Practical and theoretical environmental education informs communities about land rehabilitation, ensuring environmental sustainability and performing ecosystems.
- Establish viable, ecologically sustainable communities
- Promote public awareness and respect for the rich cultural, historical, traditional, religious, biological and natural/environmental heritage of South Africa.
- Include a broad range of people and organisations in preserving the cultural identity as well as the protection of the environment and sustainable development.
- Implement effective systems of governance promoting conservation, rehabilitation and protection of the natural environment
- Promote environmental awareness, ethics and responsible behaviour in all sectors of society through education and training programmes
Past project – portfolios of evidence
- November 2014 – EC Rehabilitation (Nyandeni) in cooperation with the public sector, Champions creates jobs and opportunities for women and youth. Implementing labour intensive projects as set out in the Expanded Public Works Programme (EPWP); the desired outcome is to improve the quality of live for South African citizens, address climate change challenges and reduce South Africa’s carbon footprint.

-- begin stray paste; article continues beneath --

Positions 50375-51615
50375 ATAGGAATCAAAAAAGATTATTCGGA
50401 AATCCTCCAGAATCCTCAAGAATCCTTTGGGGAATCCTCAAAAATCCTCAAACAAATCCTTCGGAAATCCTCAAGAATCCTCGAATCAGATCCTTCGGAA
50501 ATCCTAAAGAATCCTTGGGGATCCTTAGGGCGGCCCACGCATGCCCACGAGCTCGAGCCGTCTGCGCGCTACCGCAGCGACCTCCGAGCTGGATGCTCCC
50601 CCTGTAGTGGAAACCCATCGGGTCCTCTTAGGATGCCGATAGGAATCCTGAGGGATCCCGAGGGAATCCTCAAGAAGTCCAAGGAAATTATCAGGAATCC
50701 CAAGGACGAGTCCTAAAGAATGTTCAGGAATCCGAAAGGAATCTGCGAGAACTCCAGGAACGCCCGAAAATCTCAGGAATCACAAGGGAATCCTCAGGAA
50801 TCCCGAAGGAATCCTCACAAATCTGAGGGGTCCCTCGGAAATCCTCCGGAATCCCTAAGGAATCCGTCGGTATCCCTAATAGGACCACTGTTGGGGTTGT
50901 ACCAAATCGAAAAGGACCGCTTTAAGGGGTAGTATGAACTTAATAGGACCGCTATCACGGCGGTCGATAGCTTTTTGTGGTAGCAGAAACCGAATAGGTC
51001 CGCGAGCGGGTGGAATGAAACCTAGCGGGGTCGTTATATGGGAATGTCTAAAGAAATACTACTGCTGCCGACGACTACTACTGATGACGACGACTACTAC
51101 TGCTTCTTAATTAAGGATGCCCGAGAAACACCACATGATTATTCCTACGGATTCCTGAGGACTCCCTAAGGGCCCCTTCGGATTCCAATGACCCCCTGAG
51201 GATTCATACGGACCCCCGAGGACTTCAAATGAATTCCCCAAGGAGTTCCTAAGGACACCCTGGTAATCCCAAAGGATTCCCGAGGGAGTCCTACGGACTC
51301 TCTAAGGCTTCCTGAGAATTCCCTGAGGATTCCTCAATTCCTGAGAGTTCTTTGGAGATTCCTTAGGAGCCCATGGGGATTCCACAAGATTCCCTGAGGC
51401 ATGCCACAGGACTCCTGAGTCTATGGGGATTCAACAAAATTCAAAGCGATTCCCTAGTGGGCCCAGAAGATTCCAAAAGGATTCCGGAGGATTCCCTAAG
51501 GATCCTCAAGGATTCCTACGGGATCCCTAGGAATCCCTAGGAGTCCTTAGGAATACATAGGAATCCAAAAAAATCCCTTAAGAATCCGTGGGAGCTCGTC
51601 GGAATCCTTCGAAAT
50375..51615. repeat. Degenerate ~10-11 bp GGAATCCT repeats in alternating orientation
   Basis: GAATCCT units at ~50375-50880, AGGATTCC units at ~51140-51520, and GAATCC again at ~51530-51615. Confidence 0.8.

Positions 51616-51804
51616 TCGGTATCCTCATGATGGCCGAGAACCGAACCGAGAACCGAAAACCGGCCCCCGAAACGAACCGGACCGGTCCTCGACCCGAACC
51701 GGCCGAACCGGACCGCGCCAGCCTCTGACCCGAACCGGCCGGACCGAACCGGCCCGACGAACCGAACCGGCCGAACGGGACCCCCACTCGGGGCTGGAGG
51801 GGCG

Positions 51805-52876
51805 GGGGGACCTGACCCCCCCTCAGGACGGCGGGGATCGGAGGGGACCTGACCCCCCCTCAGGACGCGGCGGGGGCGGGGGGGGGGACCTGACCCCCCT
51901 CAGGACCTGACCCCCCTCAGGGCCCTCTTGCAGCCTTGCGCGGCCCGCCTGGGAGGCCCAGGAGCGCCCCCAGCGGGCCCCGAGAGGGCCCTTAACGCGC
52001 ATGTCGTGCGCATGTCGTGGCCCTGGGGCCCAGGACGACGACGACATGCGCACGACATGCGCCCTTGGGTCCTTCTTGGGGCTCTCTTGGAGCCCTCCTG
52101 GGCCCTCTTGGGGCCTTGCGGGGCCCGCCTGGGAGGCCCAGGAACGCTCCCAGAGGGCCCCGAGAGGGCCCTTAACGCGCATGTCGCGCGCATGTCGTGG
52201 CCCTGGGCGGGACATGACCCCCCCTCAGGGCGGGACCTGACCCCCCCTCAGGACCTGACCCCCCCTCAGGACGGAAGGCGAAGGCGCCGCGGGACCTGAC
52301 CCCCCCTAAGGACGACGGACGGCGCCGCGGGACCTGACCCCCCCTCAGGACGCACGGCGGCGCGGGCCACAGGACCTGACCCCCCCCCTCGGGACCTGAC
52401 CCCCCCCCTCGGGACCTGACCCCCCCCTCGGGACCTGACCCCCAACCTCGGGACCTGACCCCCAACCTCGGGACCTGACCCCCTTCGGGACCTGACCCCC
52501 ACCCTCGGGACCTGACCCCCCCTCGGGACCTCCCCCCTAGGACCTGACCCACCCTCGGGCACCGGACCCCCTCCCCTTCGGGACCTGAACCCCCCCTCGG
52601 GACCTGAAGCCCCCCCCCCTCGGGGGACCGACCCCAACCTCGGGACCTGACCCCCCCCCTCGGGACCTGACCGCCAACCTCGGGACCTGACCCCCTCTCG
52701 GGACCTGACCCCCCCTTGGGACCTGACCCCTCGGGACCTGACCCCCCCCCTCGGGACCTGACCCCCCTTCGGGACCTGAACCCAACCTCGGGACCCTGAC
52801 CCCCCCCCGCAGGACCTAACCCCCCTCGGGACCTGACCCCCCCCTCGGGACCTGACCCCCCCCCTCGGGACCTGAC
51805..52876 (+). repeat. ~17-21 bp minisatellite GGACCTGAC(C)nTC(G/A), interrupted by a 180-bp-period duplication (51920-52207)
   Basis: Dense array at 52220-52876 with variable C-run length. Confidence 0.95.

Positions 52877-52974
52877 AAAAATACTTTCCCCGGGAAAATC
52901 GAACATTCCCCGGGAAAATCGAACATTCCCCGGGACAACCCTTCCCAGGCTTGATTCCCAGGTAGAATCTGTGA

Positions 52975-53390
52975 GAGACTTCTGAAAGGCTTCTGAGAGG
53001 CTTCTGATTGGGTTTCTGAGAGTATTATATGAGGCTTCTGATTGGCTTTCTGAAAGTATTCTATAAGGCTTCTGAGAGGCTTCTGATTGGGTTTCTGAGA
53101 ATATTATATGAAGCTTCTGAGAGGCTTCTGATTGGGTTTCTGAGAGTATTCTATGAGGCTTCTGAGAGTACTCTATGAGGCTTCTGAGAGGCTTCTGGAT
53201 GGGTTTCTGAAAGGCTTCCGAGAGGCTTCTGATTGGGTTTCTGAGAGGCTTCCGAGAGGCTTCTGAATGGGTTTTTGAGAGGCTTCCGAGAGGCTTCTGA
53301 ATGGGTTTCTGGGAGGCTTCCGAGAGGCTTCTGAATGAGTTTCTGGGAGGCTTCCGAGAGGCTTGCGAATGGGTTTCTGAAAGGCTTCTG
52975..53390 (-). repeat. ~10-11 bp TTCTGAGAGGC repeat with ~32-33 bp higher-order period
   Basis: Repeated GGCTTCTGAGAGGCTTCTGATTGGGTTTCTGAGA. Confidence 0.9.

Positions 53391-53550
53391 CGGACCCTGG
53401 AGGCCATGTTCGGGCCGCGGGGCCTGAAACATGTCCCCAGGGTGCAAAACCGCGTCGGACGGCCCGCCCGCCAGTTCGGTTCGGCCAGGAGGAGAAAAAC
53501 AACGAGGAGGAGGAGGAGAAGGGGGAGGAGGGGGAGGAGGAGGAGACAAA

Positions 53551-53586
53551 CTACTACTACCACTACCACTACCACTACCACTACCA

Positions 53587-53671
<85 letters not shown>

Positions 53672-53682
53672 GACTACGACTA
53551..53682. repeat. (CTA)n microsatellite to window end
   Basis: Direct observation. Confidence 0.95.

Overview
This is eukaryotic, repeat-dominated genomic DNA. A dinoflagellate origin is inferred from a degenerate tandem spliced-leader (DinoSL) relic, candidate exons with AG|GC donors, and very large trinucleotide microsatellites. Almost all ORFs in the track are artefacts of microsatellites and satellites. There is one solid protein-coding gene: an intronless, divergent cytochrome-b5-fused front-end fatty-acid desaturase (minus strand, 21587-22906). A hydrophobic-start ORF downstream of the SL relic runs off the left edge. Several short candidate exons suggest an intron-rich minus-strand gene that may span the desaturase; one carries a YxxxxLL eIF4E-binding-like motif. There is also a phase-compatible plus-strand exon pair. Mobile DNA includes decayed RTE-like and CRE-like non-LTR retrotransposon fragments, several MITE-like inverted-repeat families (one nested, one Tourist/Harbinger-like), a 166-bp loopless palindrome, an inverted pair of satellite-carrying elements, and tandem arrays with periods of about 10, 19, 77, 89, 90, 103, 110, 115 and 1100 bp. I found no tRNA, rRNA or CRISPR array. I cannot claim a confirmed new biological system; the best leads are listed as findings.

- September 2011 – Enyokeni Palace Project (EPP) is a partnership between Champions of the Environment Foundation (Champions), Department of Environmental Affairs (DEA), Tourism World, the Usuthu Traditional Council and the Zulu Royal House. On 11 September 2011 some thirty-four thousand (34,000) indigenous trees, endemic to the province of KwaZulu-Natal were planted by traditional Reed Dancers. They created an indigenous forest in one day. Sending a positive message of how to mitigate climate change and the important part that women play in protecting our environment and food security.
- The EPP was designed to create awareness beyond CoP17 in Durban. During the initial phase three hundred (300) new employment opportunities were created. An additional sixteen (16) jobs were created in order to monitor and maintain the project. (Attached letter of acknowledgement from President Jacob Zuma).
- August 2010 – Champions first project was launched at the Ngqungqu Administrative area where three thousand (3,000) indigenous trees were planted. The four (4) sites have yielded excellent results and 120 permanent jobs, water and bore-holes. (Attached letter of acknowledgement from Nelson Mandela).